Colonial press, understood as a common and plural archive of histories that simultaneously connect spaces and populations, is a privileged source and a field of studies to think cultural and political relations of colonial and postcolonial world.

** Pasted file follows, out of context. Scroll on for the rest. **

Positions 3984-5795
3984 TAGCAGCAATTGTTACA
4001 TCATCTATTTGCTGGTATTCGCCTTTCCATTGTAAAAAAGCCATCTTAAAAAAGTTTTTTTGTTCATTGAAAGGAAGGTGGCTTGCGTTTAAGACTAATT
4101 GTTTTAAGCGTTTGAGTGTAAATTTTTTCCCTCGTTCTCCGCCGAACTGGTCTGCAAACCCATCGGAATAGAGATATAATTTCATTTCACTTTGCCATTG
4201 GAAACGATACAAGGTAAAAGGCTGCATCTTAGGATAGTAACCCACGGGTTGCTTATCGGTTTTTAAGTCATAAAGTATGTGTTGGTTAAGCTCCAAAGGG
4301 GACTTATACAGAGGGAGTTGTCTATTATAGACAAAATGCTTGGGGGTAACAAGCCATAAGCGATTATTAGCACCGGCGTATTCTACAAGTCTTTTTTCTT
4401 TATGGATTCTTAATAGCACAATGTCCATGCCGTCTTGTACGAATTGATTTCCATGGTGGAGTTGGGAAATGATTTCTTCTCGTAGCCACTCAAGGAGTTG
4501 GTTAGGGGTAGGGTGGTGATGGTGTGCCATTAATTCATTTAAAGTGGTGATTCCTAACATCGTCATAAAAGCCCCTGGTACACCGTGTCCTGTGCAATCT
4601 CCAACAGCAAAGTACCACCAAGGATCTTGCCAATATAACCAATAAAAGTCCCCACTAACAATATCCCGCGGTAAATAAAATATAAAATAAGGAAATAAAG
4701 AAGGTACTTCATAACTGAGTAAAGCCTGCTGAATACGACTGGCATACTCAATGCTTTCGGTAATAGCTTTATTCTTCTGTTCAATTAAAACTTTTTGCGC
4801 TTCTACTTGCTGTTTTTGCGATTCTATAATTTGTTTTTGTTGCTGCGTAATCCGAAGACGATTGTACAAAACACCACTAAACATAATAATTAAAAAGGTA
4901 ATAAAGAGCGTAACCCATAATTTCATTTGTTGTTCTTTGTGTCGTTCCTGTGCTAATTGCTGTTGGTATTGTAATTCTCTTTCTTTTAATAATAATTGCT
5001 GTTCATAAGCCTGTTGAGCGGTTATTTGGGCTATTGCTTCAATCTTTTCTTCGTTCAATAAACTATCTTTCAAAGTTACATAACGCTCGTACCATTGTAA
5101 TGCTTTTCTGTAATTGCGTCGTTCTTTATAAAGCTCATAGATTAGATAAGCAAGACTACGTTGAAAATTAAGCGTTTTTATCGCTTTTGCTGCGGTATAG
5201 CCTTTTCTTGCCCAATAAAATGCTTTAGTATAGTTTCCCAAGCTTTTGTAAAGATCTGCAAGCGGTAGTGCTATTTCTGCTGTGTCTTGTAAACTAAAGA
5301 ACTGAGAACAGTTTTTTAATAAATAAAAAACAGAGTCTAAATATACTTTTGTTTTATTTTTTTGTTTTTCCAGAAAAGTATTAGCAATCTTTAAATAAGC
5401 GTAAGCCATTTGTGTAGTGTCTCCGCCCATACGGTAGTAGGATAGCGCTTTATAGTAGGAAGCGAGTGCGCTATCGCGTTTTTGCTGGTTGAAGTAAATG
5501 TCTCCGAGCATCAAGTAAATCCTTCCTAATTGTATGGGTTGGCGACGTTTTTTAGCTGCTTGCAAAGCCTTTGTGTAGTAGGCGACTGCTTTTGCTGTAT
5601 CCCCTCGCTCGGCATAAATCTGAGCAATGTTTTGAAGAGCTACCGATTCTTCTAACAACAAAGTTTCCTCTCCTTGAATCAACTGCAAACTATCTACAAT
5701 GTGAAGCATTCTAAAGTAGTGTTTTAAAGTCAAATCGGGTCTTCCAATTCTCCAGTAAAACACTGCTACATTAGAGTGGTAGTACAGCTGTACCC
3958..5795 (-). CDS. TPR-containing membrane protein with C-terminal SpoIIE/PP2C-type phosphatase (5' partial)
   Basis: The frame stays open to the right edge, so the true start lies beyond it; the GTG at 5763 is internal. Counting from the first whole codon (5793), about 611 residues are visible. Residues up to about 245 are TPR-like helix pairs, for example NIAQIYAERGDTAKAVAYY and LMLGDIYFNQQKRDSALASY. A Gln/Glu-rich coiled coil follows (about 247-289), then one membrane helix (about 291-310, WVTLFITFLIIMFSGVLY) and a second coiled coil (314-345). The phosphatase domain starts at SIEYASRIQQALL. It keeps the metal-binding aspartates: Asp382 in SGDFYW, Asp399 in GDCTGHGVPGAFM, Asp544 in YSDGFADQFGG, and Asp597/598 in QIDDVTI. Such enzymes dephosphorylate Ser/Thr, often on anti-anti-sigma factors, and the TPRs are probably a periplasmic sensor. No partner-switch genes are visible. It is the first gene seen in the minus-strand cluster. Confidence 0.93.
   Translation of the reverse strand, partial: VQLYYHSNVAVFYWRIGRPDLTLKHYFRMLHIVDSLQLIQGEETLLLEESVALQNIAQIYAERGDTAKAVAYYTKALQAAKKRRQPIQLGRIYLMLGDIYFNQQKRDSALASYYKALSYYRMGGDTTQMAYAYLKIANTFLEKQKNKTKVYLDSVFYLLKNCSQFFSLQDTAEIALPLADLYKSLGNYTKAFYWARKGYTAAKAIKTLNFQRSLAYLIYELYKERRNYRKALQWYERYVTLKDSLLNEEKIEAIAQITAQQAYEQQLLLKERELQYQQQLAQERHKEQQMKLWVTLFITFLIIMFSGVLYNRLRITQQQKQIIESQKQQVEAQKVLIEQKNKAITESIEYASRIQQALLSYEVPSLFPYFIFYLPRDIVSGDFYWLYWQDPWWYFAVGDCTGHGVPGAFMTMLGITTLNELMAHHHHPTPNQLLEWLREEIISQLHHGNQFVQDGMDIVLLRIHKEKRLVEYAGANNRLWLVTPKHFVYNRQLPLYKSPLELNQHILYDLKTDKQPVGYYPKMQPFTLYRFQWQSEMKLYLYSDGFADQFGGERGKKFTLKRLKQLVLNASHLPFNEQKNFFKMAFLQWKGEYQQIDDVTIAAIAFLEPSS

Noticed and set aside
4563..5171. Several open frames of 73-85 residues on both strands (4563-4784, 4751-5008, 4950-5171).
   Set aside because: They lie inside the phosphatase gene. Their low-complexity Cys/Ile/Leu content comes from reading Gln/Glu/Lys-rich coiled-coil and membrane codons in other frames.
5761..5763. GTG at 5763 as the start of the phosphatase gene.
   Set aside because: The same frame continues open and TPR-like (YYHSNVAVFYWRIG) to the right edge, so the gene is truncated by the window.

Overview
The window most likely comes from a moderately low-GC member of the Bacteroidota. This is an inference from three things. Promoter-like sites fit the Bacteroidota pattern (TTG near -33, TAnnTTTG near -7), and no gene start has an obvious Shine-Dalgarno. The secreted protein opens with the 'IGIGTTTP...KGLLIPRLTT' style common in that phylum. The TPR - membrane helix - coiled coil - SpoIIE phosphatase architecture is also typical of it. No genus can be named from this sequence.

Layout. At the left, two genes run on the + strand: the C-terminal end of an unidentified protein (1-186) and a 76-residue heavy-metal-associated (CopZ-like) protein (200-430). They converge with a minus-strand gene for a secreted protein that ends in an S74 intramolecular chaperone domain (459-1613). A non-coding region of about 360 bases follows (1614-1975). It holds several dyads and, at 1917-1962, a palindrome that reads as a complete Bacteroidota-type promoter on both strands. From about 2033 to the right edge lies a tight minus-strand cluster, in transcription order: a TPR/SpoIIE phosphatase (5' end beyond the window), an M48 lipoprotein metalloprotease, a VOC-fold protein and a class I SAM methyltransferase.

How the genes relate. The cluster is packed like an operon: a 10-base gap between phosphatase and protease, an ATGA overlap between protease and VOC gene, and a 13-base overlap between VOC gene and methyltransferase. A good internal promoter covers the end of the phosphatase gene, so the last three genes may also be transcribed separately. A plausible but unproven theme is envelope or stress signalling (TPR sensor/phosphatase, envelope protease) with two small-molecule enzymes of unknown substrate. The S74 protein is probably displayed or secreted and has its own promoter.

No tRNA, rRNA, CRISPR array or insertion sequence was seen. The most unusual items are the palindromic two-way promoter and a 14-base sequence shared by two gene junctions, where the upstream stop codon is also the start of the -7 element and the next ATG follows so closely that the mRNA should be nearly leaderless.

Histories and cultures connected by a common colonial past only become interesting to the present, and valid dynamics for the future if, informed by an ethic and levelled scientific and intellectual attitude, they may rely on sources democratically shared. Social and Human Sciences' approaches to the connected experiences of colonialism in Africa need to consider its different past actors and visions, and the diverse departing-points and focuses that inform present scientific discourses. Such basic attitude fostering dialog and crossing of knowledges, aim at renewed readings of power and counterpower discourses, colonialists and anticolonial, understanding them as a complex nets of visions that imply stops in natural processes, developments unequal and combined in space and time, losses and reconstructions of memoirs and identities. Colonial press, understood as a common and plural archive of histories connecting African and non-African spaces and populations, is a privileged source and field of studies to think colonial and postcolonial cultural and political relations. The actors it mobilized make press unavoidable to understand the identitarian "us". Investment in the study of this virtual and endangered archive, and in its democratic access, becomes urgent, viewing more plural, equitable and empathic horizons than the present. Preservation, digitalization, open access, are inescapable desiderata to surpass distances and dispersions. Ample scientific and technical access to new forms of thinking sources and knowledge, allowed by Digital Humanities, are ways to democratize cutting-edge research. The convenors welcome proposals approaching: circulation of ideas, movements and intellectuals; comparative; applying digital methods; archive politics, amongst others.